When governments censor websites and block messaging apps like Telegram, here's where to turn for proof

As network filtering and censorship technology becomes easier to obtain and use, data collected by an organization called Open Observatory of Network Interference is helping hold governments to account.

Data collected by watchdog Open Observatory of Network Interference is helping hold governments to account

An Iranian man demonstrates that he can't use the messaging app Telegram in Tehran early January, which was temporarily blocked after anti-government protests erupted in Iran at the end of last year. (Abedin Taherkenareh/EPA-EFE)

In Iran, use of the messaging app Telegram has officially been banned. 

For some 40 million Iranians, Telegram has been an integral part of daily life, a place to talk with friends and family beyond the reach of government censors. Which is why, after anti-government protests broke out in the final days of 2017, the government instructed the country's internet service providers to implement temporary controls that would make Telegram harder to use — before outright banning its use this month.

Anecdotal reports are one thing. But to understand how, exactly, Telegram was being blocked — and to what extent in different parts of the country — researcher Mahsa Alimardani turned to technical data gathered by a watchdog group called the Open Observatory of Network Interference, or OONI.

It's about holding government officials to the fire and keeping their commitments to protect free expression clear.- Peter Micek , general counsel, Access Now

The organization collects evidence of internet censorship in more than 200 countries, with help from as many as 50,000 volunteers — often activists and human rights defenders but also regular citizens — who run OONI's internet measurement testing apps each month. The tests look for telltale signs of what people in the digital rights community call "information controls" — the myriad techniques used to block websites and apps or make them so slow to load they become impossible to use.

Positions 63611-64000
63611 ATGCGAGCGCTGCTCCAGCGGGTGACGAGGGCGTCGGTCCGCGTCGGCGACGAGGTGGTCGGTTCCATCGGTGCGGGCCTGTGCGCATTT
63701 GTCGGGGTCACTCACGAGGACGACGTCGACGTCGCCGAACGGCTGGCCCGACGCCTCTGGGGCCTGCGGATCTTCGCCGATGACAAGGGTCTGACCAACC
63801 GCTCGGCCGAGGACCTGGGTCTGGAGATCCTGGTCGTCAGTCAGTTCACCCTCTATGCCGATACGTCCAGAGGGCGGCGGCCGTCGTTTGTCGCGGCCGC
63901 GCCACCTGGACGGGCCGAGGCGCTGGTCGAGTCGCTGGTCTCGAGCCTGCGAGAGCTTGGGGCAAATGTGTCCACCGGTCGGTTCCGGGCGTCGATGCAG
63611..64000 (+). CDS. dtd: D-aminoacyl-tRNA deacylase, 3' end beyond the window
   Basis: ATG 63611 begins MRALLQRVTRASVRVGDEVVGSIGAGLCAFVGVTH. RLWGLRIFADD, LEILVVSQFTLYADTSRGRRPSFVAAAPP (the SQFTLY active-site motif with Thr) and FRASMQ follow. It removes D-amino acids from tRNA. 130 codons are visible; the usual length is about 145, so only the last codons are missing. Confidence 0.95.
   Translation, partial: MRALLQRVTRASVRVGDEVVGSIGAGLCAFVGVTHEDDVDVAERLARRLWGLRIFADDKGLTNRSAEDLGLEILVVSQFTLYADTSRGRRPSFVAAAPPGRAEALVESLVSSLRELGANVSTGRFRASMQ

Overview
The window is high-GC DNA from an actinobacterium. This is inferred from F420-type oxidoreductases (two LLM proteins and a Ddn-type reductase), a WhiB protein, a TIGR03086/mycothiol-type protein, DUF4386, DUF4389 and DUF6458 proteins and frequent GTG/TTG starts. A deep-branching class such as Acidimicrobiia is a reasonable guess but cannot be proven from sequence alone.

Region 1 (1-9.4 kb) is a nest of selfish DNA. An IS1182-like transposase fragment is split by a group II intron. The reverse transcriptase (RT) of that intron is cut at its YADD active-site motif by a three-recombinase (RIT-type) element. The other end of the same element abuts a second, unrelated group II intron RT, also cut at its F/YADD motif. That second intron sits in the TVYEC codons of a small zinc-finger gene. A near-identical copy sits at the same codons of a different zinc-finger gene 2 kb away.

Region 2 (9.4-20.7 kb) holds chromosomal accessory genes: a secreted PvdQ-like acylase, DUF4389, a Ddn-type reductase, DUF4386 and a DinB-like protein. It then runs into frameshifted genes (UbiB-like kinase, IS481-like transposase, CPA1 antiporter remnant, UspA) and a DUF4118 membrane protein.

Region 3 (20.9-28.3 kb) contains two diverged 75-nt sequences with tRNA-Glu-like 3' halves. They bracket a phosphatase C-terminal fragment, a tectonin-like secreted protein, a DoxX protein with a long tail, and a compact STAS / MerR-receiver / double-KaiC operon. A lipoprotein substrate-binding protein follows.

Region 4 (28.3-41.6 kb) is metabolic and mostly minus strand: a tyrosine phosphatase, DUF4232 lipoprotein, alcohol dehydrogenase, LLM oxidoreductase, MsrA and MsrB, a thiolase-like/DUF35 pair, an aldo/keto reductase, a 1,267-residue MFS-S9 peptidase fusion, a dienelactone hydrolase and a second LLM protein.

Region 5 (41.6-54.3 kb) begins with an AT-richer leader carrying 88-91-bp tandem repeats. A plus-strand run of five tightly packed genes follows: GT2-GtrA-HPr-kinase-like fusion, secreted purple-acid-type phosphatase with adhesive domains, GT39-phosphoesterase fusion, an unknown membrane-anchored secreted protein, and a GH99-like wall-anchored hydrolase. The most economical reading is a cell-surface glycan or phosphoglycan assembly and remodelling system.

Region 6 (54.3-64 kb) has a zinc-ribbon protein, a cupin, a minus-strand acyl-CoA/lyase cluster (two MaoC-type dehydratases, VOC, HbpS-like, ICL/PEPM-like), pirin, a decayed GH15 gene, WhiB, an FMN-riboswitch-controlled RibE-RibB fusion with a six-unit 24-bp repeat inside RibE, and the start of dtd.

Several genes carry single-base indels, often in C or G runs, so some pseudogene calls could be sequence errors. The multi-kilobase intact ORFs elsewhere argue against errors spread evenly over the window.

During the Iran protests, having that data "was really valuable to show what the government was doing," said Alimardani, who leads some Iranian digital rights programs for the advocacy organization ARTICLE 19 and is a doctoral student at the Oxford Internet Institute. 

"It's just good to have this kind of empirical evidence to supplement what's coming from anecdotal evidence," she said.

Angry over economic problems, Iranian students demonstrate at the University of Tehran December 30, 2017. After temporarily blocking access to the messaging app Telegram in January, its use was officially prohibited last month. (STR/AFP/Getty Images)

As network filtering and censorship technology become easier to obtain and use — and incidents of blocking, filtering, or full internet shutdowns increase — data collected by OONI is playing an increasingly important role in holding governments to account.

The goal, says Arturo Filasto, the project's lead and founder, is to complement the on-the-ground work of local partners with some "solid technical, undeniable evidence that these sorts of controls are in place."

'Holding government officials to the fire'

OONI was formed in 2011 as part of the Tor Project, a non-profit group that developed the Tor browser, which anonymizes users' web-browsing activity. That makes it ideal for circumventing censorship but also a prime target for government censors. 

After Tor users reached out for help, Filasto hacked together some simple software for the users to run. The data collected helped the Tor team understand precisely how Tor was being blocked, and that soon became a project of its own. Today, six people work on the core OONI team full-time.

Mahsa Alimardani, who leads some Iranian digital rights programs for the advocacy organization ARTICLE 19 and is a doctoral student at the Oxford Internet Institute, has used OONI data as part of her work. (Mahsa Alimardani)

All of the data collected by OONI's measurement software — called probes — is stored in a publicly accessible database, where anyone can go to understand what's being blocked, filtered, or throttled in a particular country, and how. That data can be used to track the evolution of information controls over time or link censorship with political events like elections and protests.